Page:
We are subconsciously deepening our commitment to some information and rejecting others. This can cause us to miss important information and to make bad decisions. As you review information or options ask:
● Can I believe this?
● Must I believe this?
We are blinded by what’s called the confirmation bias. It’s defined as:
“A subconscious search for information to confirm the hypothesis previously assumed while at the same time avoiding any confrontation of facts that could be contrary to the opinion so far expressed” - Adam Szyzska in Behavioral Finance: Investors, Corporations and Markets (Baker and Nofsinger, editors)
In less technical terms, we search for information that supports what we believe and ignore information that challenges our opinions.
We have two different filters we use for accepting information as fact, depending on how we’re predisposed to the claim:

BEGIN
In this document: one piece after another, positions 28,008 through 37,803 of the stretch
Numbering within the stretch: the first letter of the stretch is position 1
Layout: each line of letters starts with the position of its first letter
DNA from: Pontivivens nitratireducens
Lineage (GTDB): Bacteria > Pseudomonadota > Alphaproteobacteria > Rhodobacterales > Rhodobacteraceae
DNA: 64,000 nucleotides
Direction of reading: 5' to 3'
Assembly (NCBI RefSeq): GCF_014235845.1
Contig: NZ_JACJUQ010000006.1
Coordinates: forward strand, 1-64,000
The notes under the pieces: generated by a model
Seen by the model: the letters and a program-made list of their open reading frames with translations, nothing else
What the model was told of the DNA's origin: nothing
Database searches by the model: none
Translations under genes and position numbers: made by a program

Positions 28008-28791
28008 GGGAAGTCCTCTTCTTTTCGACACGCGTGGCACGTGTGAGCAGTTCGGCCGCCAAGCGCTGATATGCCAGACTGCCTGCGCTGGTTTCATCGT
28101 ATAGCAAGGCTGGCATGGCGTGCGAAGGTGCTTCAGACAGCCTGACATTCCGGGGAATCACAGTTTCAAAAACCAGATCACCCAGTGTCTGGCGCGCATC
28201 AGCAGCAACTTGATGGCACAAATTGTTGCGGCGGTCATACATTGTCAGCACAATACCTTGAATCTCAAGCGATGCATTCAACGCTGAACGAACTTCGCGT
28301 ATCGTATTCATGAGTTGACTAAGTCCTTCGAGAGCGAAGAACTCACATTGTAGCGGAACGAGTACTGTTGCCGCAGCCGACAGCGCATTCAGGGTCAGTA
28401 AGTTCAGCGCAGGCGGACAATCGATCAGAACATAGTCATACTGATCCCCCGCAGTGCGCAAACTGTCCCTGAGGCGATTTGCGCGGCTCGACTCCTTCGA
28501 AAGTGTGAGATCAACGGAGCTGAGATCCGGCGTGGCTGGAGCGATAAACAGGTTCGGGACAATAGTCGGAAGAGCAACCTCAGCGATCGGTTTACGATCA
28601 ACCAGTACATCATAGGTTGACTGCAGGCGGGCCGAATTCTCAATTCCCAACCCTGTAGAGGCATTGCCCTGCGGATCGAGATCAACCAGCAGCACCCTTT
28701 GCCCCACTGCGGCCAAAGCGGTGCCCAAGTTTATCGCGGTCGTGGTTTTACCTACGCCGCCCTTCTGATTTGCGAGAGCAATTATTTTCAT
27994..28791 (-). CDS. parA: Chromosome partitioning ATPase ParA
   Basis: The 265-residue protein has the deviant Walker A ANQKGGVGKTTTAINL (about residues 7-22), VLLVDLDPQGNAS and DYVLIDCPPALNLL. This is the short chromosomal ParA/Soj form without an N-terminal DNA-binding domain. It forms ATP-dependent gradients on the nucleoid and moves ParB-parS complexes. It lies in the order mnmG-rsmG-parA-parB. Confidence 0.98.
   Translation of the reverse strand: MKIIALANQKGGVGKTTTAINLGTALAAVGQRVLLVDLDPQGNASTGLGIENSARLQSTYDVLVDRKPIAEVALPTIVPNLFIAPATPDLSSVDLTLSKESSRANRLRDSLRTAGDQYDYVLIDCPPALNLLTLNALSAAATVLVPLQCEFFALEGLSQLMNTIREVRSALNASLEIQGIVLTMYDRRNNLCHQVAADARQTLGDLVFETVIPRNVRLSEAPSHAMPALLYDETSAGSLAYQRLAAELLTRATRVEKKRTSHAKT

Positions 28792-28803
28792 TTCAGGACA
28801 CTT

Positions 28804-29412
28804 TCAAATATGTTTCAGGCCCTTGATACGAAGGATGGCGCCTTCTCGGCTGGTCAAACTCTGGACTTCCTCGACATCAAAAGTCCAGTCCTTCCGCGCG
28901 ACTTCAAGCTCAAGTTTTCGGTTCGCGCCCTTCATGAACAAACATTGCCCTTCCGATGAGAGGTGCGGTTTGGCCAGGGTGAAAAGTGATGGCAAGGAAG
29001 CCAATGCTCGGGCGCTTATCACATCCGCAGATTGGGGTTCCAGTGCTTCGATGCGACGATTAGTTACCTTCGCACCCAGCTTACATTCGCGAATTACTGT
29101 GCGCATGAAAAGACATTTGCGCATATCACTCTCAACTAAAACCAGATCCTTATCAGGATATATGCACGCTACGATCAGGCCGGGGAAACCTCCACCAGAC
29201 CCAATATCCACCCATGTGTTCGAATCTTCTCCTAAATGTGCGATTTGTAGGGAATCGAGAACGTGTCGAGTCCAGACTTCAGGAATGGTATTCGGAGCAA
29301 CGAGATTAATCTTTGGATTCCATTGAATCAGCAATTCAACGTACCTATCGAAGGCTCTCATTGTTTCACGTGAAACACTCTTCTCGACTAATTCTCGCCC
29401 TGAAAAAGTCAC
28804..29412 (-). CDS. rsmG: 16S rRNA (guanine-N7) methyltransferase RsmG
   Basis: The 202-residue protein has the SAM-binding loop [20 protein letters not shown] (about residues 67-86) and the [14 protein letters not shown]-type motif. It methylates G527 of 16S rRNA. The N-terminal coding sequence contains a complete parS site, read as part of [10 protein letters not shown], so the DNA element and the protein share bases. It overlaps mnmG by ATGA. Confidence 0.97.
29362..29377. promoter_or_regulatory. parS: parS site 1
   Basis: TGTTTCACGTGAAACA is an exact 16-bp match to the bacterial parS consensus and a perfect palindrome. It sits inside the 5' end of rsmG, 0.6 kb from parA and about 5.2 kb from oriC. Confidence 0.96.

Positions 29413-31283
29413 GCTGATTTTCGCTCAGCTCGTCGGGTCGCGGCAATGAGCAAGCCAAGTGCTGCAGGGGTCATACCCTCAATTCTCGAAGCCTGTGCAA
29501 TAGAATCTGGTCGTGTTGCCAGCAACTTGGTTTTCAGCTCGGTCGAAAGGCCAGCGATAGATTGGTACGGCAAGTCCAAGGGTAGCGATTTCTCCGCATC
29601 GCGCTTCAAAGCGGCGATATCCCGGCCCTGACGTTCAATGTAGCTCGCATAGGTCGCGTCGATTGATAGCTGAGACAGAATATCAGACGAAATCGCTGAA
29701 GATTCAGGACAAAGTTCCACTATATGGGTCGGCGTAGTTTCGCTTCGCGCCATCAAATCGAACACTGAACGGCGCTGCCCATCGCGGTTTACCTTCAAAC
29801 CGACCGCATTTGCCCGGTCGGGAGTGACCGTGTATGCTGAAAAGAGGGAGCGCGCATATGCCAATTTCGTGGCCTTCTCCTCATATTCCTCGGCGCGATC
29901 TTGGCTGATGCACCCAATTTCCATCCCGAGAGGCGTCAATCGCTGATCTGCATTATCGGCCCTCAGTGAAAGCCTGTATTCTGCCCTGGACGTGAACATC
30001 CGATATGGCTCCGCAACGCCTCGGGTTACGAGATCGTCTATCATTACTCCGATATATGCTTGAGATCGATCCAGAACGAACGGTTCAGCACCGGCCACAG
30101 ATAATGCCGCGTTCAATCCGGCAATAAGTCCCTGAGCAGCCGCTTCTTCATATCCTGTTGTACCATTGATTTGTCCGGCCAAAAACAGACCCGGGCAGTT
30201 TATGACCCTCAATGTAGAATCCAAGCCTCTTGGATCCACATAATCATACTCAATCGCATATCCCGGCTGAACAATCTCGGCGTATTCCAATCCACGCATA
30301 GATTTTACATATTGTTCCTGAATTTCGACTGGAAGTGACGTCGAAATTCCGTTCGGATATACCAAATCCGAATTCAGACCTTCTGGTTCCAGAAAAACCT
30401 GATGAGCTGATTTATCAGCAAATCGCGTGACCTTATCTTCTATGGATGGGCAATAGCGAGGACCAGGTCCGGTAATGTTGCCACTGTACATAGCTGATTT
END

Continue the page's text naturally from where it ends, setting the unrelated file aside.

● When confronted with claims we favor, we ask, “Can I believe this?”
● When confronted with claims we disfavor, we ask, “Must I believe this?”
A fun exercise is to ask both questions when you are considering controversial information. It forces you to ask the filtering question that you don’t naturally use.
Try this when you are considering different strategies. Notice the strategies you are quickly drawn to and the ones you quickly dismiss. Use the exercises above before committing to or discarding either of them.
I wish you a clear view of all the options. I wish you well.
- Rob Stephens
CFO Perspective Resources
Get all the CFO Perspective resources with a FAST (Finance and Strategy Toolkit) membership.